King Day at the MLK Community Center —Join us on January 20th at noon, at the Dr. Martin Luther King Jr. Community Center as we celebrate the life and legacy of Dr. King. Enjoy presentations of music, spoken word, dance, and more. Location: 1531 West Vliet Street, Milwaukee // (414) 344-5600

MLK Day at Milwaukee Public Library – Milwaukee Public Library hosts a full day of activities honoring the life and legacy of Dr. Martin Luther King Jr. on Monday, January 20, from 9 a.m. to 5 p.m. at the Martin Luther King Branch. For the past 10 years the branch has opened on Martin Luther King Jr. Day to offer a celebration filled with poetry, music, dance, crafts, games and community services. Programming for the celebration is funded by the Milwaukee Public Library Foundation. This all day celebration will run from 9:00 am to 5:00 pm with events throughout the day including music, stories, and crafts! There are sessions for children, teens, and adults so bring the entire family!

Neighbors of the Dream – Join us at “Neighbors of the Dream,” a city-wide event to stand against racial divides, hosted by the Milwaukee Declaration (milwaukeedeclaration.com). Monday, January 20, 2019 from 6:30-8:00 pm at Eastbrook Church (5353 N. Green Bay Ave, Milwaukee, WI 53209).

MLK Day: Family Morning of Service – Join the Bay View Community Center for our 2nd annual MLK Day Family Morning of Service on Monday, January 20 from 9:30-11:30 am. Families with children of all ages are welcome. We’ll share stories, learn together, and work on a service project. After, a soup lunch and open play in our Children’s Room will be available. Details about registration are available on the event page.

MLK Event 2020 – “What Would King Do?” Monday, January 20, 2020 from 11:00 am-1:00pm at Waukesha County Technical College. This year’s guest speaker is Muhibb Dyer, Co-founder of Flood the Hood with Dreams. Wanting to live and teach the messages he brings, Muhibb began a successful campaign to bring the art of the spoken word to inner city youth. Muhibb Dyer has dedicated his life to helping others navigate their way through painful experiences and connect to their purpose. FREE and Open to the Public, RSVP Required.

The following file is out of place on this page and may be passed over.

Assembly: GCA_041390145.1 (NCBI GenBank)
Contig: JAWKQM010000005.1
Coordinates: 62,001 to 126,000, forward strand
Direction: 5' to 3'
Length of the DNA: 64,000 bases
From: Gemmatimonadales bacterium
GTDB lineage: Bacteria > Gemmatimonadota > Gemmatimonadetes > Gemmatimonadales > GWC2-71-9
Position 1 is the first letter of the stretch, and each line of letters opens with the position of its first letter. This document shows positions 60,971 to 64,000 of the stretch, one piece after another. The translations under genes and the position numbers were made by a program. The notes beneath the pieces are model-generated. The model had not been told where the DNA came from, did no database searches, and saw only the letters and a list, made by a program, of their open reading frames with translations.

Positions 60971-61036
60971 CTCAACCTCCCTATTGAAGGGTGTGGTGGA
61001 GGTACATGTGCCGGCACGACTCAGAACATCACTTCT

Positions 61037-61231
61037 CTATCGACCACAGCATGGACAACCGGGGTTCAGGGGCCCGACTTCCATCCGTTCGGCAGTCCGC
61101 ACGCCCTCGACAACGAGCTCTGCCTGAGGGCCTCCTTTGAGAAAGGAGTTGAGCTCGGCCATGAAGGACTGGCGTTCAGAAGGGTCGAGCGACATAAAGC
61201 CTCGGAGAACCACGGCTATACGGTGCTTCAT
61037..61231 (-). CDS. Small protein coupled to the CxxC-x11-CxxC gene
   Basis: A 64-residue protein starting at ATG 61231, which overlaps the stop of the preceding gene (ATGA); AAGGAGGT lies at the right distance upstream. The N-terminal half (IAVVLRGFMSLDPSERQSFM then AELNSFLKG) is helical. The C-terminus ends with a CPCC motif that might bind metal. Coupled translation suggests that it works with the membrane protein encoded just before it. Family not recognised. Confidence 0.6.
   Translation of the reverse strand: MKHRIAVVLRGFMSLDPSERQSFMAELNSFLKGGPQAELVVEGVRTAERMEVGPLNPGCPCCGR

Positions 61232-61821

Allied in the FightCelebrate the Civil Rights Movement on Martin Luther King, Jr. Day with Jewish Museum Milwaukee’s traveling exhibit, Allied in the Fight: Jews, Black and the Struggle for Civil Rights. Allied in the Fight explores the partnership between Jewish and African American leaders in confronting systematic racism in the United States. The exhibit addresses Black-Jewish collaboration within the Civil Rights Movement and the complicated nature of Jewish contributions to the Civil Rights movement through archival materials and information from a national perspective. Free Admission. Monday, January 20 at 10:00 am.

Meet the Watson Family – Special Martin Luther King, Jr. Day Program from 11:00 am-3:00 pm. Interact with the true story of Sully and Susanna Watson, a couple who played a vital role in establishing Milwaukee’s black middle class. Experience a replica of the Watson House in the Streets of Old Milwaukee and explore their family history through images and objects that illustrate this vibrant era in the city’s black heritage. Free with admission.